Sunday, April 29, 2012

On Sleep (how the baby got in our bed)

If you're new to the sleep conversation we've been having, click here for previous posts that will fill you in!

a rare moment with Saf sleeping (almost) on his own

There are plenty of very informative posts out there in the blogsphere about bedsharing, the benefits of it and how to do it safely

I won't try to replicate those.  I'll just share our story.

I am not a bedsharing fanatic.  I don't think it's the only way to care for your children in the night.  I know people who find it difficult to sleep with a baby next to them.  If my husband was the mama, I doubt he would bedshare with our babies - he is such a light sleeper that he hardly likes to bedshare with me.  And we definitely do not blanket share.  We learned these things on our honeymoon.

Anyway.

I began bedsharing with Safran out of utter necessity.  For the first 3 1/2 months of his life he slept in a bassinet next to me.  The arrangement was okay, but I did find it difficult to fall back asleep after sitting up nursing him and then helping him fall back asleep.  Especially if I checked Facebook on my phone in the process and my mind began to buzz, I could be awake for another hour with my baby sleeping soundly.  (I like to call that 'momsomnia'.  It's the worst.)  And he was waking every 2-3 hours anyway.

On the other hand I also worried that I'd fall asleep sometimes while sitting up with him, or while trying to soothe him to sleep and lay him back in his bassinet - which could mean he would end up on the floor or sleeping in a dangerous position.

When he was 3 1/2 months old we traveled to North America for 8 weeks and the first 2 weeks was just me and Saf.  And the jetlag was. so. bad.  After a night of trying to settle Saf until 3 am (when he conked out at 7pm Australia time, of course), the next night I decided to sleep him next to me in bed.  I made sure the conditions were safe and he probably woke every 90 minutes, but I would simply roll over, latch him on and drift back to the sleep I had hardly left.  He probably woke more often, but it was the most rested I had felt since becoming a mother.

Once home, we set up a bed-rail on the side of our bed, which Saf slept next to (then me, then Chris).  We began bedsharing full-time.  When it was time for Saf to sleep I would lay with him, nurse him to sleep and sneak away, whether it was naps or bedtime.  Saf was one of those babies that had to be fully asleep before you even thought about laying him down.  If you thought about it sooner, he would hear you.  Really.  Most naps before we began bedsharing happened in our arms or in a carrier because I just could not lay him down without waking him.  If you have one of those babies, you know what its like.  Bedsharing, and particularly nursing him to sleep while he was already laying down, made life much easier.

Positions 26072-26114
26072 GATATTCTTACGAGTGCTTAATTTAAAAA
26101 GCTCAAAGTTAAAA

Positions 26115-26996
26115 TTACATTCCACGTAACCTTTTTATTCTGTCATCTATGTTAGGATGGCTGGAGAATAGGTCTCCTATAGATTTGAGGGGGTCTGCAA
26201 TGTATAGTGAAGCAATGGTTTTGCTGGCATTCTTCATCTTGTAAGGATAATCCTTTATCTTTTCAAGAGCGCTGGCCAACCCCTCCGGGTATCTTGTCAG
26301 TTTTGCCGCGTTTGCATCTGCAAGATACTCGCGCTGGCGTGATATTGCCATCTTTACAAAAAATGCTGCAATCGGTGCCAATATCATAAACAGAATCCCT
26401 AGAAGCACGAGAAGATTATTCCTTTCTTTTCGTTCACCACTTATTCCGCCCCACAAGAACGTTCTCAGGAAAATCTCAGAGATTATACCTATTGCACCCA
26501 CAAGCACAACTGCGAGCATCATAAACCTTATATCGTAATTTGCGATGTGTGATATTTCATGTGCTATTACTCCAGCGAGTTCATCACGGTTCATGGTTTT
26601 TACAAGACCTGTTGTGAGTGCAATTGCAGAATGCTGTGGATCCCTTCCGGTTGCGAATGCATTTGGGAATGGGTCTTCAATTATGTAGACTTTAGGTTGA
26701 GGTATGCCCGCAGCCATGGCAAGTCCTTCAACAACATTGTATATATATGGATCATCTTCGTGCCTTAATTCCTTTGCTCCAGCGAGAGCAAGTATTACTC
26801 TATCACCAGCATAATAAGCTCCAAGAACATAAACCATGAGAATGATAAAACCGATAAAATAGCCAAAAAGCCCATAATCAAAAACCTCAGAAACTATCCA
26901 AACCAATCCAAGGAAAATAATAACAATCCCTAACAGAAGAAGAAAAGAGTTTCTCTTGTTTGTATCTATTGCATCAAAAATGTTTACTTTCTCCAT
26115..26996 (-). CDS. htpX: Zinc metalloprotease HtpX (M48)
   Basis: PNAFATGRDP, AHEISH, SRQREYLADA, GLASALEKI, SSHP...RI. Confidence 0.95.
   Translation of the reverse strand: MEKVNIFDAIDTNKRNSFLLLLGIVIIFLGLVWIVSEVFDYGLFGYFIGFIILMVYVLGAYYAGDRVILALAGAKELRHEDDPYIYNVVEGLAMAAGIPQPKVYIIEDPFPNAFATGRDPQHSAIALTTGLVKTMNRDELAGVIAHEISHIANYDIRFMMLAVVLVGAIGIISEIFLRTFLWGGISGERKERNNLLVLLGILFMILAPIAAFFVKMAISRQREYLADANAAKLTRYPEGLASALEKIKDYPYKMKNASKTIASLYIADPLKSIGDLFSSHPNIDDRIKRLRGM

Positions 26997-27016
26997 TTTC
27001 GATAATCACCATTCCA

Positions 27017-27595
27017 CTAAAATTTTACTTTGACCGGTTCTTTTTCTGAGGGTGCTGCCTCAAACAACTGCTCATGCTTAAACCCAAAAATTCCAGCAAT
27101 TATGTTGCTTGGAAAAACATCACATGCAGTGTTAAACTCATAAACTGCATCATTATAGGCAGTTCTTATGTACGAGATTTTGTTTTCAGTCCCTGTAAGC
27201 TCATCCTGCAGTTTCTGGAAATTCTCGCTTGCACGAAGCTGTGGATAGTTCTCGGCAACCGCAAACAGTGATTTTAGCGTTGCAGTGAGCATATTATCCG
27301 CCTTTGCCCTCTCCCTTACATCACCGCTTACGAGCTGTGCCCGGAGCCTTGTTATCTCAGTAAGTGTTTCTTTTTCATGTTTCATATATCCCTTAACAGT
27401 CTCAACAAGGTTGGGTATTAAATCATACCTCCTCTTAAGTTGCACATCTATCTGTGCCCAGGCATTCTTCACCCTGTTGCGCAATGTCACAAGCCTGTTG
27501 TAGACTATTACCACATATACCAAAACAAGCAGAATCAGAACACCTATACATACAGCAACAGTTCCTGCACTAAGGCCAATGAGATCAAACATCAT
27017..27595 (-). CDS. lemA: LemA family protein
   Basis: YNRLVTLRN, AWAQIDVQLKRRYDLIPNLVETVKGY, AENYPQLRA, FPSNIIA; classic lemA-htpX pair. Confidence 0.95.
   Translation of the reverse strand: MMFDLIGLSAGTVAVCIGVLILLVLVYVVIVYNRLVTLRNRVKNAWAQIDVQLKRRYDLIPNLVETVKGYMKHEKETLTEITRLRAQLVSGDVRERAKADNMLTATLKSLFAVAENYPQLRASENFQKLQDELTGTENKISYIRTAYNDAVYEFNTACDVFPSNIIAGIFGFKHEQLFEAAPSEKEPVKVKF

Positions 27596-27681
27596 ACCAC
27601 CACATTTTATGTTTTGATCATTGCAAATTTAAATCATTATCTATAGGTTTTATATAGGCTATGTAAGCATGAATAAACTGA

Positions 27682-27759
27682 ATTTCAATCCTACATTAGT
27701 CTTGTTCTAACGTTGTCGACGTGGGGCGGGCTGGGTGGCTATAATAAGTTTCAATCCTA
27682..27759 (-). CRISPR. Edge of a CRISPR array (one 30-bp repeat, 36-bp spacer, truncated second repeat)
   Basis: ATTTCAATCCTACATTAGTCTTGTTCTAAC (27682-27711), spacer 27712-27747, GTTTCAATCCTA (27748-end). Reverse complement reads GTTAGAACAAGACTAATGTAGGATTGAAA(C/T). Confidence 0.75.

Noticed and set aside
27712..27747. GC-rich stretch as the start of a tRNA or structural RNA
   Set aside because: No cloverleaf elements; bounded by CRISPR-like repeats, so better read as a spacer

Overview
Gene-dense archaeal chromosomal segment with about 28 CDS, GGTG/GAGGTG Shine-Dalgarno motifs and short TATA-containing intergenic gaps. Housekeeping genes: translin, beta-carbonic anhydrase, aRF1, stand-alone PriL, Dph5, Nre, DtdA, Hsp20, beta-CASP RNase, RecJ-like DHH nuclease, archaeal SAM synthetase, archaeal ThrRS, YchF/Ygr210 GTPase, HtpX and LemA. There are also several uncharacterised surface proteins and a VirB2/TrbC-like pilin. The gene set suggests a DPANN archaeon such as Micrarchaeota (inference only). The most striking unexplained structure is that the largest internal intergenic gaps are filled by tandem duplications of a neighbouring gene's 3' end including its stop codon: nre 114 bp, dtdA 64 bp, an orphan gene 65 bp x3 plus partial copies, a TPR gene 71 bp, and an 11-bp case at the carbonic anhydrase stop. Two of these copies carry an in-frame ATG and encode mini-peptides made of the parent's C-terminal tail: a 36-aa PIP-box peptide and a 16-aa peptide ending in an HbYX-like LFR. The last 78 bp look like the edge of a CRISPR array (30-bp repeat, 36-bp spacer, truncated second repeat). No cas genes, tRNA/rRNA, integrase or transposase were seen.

this is why you should marry someone with big muscles.
I loved having him close to me at night - in the winter I helped keep him warm and didn't have to wonder if he was comfortable or if his little hands were freezing.  When he woke, I was there and neither of us had to fully leave our sleepy state.  Chris was happy because Saf and I were happy.  Nights were good, felt long enough, I rarely knew how long or how often he had fed.  I never checked the clock.  As Saf grew bigger we were given a single bed and put it right up against our queen bed.  We all had a lot more space to sleep comfortably. 

If you are a breastfeeding mama who is finding it difficult to get up with a wakeful baby, I really recommend bedsharing.  Do it safely and comfortably and see how you feel.  Don't be worried that the child will never leave your bed.  They will.  When bedsharing needs to change later on, you can make it happen.  It might be hard, but if your nights are hard now anyway, then why not keep your baby close while they need you and then transition them when you have many more months of trust grown into your relationship. 

OR

I met a woman recently who shares a room with her husband and two children, ages 5 and 7.  The kids have their own beds but like being close to their parents at night.  They have another bedroom for sewing ... and things.  mhm.  Chris and I are open to having Safran and Jubilee in our room for quite a while.  We like it.  We feel safer and while Saf still needs me in the night, its much easier than having him come to our room crying every few hours.
the joy of your baby sleeping on his own

I love Elizabeth Pantley's "No Cry Sleep Solution for Toddlers and Pre-Schoolers", which I will write more about.  She has a whole series of 'No Cry' books on sleep, but one of her guiding beliefs is that you don't have a sleep problem unless you feel like you do.  It doesn't matter what anyone says about how and where and with whom you sleep, or if they think your baby is too old to be nursing in the night.  What matters is how you feel.

And we felt good.  For many months.  But then,  

Hi Jubilee!!
...we got pregnant.  Mostly me.  When Safran was not quite 9 months old.  The family bed became difficult for us for a few reasons, so we started to make some changes.  More on that very soon!

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